High-waisted miniskirt, striped top worn inside the skirt, maxi-blazer, and leather loafers.
What are the three must-haves in your wardrobe?
Cuissardes boots, Miu Miu blouses, Levis’ 501, the old Tyrolean Lodens I find in the markets.
Have you ever had a fashion or wardrobe epic fail?
The flesh-colored socks I used to wear in the disco to go to high school parties.
What is the piece of clothing or accessory that deserves a wardrobe of its own?
The bandana collar by Prada that I just ordered for my cocker, Vittorio.
What’s the item or accessory you should get rid of, but can’t?
An old Missoni hoodie that belonged to my ex.
If you could wear only one brand from now on, which one would you choose and why?
Miu Miu: I love everything about this brand – the Tyrolean girly style, the maxi-necks of the shirts, the missy shoes. My favorite piece of clothing that I’ve dreamed of owning since I saw it is the vintage leather flower cap from the SS2016: I already see myself wearing it on holiday in St. Tropez.
You have a last-minute event and you’re not at home: where do you go for an emergency shopping session?
If I were very rich I would tell you Miu Miu or Prada; but given my bank account, I would say Humana Vintage. Franca Sozzani once said that if you are poor but have good taste, go research in vintage stores.
What do you have too many of in your closet?
“Franca Sozzani once said that if you are poor but have good taste, go research in vintage stores.”
What is your “special” bag?
The 2.55 bag by Chanel.
Sneakers or heels?
Medium heels: I have sneakers, but I can’t wear them.
Your must-have accessory.
Color block or black?
Color Block but not neon.
How often do you organize your closet?
Never, I’m not a big fan of Marie Kondo and all these closet-organizing things. I think we were created for something bigger than folding clothes to feel fulfilled. Luckily though, I have an obsessive-compulsive mom who does it for me every time she comes to see me.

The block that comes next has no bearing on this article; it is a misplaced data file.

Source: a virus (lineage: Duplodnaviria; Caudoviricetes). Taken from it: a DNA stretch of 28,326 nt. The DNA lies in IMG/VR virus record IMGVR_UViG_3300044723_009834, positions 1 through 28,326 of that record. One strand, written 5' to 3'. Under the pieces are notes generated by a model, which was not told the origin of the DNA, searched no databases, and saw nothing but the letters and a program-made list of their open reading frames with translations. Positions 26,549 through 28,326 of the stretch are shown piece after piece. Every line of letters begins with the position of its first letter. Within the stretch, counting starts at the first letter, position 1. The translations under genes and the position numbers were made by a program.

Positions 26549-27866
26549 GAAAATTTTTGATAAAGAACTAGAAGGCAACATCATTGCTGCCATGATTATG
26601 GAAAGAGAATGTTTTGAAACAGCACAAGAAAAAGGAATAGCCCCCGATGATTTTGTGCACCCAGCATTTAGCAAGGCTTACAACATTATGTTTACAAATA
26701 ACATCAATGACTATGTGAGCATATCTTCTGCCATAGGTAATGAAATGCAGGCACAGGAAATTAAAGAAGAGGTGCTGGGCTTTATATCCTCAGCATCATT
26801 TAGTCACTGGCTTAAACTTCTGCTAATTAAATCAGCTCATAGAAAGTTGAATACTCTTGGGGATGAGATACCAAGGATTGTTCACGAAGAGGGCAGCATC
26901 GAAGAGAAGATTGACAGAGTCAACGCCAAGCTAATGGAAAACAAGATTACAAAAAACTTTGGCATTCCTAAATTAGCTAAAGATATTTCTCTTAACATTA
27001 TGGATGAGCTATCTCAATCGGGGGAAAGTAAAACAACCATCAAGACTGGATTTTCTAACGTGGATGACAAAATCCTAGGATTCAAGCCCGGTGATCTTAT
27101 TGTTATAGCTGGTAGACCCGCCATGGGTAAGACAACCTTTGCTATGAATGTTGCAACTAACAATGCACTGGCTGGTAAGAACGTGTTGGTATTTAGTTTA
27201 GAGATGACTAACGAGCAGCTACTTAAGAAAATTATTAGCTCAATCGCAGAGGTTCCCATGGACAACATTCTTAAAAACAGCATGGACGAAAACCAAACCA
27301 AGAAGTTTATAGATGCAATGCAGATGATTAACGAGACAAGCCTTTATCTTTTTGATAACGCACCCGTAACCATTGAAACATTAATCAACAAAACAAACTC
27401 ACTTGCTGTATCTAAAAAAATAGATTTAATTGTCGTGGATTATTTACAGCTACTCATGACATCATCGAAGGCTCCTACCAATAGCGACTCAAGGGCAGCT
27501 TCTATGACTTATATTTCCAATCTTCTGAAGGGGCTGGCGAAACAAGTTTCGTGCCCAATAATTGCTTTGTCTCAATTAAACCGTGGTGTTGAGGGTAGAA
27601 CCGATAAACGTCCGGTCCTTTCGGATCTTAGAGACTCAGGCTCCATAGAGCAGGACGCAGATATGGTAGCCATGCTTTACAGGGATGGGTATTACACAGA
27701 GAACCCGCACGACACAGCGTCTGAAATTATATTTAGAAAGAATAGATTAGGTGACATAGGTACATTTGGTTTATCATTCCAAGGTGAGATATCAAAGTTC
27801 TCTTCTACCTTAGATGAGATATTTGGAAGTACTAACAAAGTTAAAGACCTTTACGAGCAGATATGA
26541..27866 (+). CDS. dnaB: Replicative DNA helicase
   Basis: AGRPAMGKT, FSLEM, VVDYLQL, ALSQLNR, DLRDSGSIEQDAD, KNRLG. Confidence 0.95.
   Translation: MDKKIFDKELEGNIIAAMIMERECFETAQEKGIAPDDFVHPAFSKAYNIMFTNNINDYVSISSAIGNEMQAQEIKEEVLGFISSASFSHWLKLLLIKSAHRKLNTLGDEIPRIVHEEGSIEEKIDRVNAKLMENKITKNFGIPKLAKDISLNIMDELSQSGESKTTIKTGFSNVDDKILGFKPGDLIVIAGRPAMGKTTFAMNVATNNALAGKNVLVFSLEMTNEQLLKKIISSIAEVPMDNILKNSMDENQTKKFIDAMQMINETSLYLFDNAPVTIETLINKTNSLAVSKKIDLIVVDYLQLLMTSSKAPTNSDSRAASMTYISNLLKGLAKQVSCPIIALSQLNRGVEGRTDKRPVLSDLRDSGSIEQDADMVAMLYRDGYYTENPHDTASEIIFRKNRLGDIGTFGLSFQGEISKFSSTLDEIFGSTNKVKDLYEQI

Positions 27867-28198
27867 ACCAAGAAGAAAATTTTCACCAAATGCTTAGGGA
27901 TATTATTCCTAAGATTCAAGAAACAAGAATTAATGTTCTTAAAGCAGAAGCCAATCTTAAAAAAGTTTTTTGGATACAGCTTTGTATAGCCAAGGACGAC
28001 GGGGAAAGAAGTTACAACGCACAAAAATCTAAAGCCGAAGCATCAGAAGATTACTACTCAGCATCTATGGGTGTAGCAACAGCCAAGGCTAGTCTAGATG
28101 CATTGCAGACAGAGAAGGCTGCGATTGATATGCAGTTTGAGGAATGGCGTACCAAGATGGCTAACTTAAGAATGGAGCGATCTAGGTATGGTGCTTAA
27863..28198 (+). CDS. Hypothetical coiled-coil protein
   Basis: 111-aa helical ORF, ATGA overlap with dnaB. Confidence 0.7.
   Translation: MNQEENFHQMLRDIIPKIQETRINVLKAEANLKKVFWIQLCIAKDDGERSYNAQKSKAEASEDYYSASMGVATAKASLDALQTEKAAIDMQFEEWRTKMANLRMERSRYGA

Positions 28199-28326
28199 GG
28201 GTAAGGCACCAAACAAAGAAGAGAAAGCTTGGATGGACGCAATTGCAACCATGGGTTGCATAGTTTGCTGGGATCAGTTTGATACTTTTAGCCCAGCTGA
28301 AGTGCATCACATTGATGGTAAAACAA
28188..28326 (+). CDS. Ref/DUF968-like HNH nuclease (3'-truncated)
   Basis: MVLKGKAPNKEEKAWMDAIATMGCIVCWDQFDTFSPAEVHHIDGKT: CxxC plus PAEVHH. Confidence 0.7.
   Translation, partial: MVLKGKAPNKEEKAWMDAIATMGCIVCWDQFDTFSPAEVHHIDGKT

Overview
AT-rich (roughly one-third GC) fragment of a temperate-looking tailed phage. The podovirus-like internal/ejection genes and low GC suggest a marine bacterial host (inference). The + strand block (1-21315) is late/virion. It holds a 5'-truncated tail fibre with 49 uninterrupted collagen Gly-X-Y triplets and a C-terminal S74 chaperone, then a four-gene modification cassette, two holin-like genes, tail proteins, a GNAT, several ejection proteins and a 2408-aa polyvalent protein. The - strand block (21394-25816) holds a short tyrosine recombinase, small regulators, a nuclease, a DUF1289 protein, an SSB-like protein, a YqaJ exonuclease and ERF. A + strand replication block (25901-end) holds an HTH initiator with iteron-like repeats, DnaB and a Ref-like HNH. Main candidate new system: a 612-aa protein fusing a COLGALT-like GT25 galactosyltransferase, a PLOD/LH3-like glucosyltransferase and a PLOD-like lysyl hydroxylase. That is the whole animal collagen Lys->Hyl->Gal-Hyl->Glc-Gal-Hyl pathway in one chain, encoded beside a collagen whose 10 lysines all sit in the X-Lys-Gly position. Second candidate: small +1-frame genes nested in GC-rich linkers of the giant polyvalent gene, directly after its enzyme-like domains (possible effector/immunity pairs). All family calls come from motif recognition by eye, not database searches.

Is your wardrobe a sacred place, or do you let other people (besides us) in as well?
I have a closet similar to that of Carrie; I have a lot of gay friends working in fashion, so you can imagine. We also saber inside, like a closet-privè (laughs).
What’s at the top of your wish list right now?
Prada‘s Cleo bag and Gucci‘s Mary Jane shoes in patent leather with baby-like holes on the tip; I will buy one of them before the summer. I would also like some hair clasps, like, four, from Girlswithpearljewelery, to take an artsy selfie (lol).
“I have a closet similar to that of Carrie.”
What are you saving space for in your closet?
A Trolley by Dior to finally go to Tokyo when it will be possible.
Describe your closet in one word.
A “Tyrolean-slut” wardrobe.
A look from a movie or TV series that left you speechless.
The looks of the three protagonists from “Heartbeats” by Xavier Dolan; when it comes to TV series, everything from “The Marvelous Misses Maisel.”
“A ‘Tyrolean-slut’ wardrobe.”
What’s the book on your nightstand right now?
“The Appointment: (Or, the Story of a Jewish Cock)” by Katharina Volckmer. It is the funniest and most desecrating thing I’ve read recently. A unique post-feminist voice.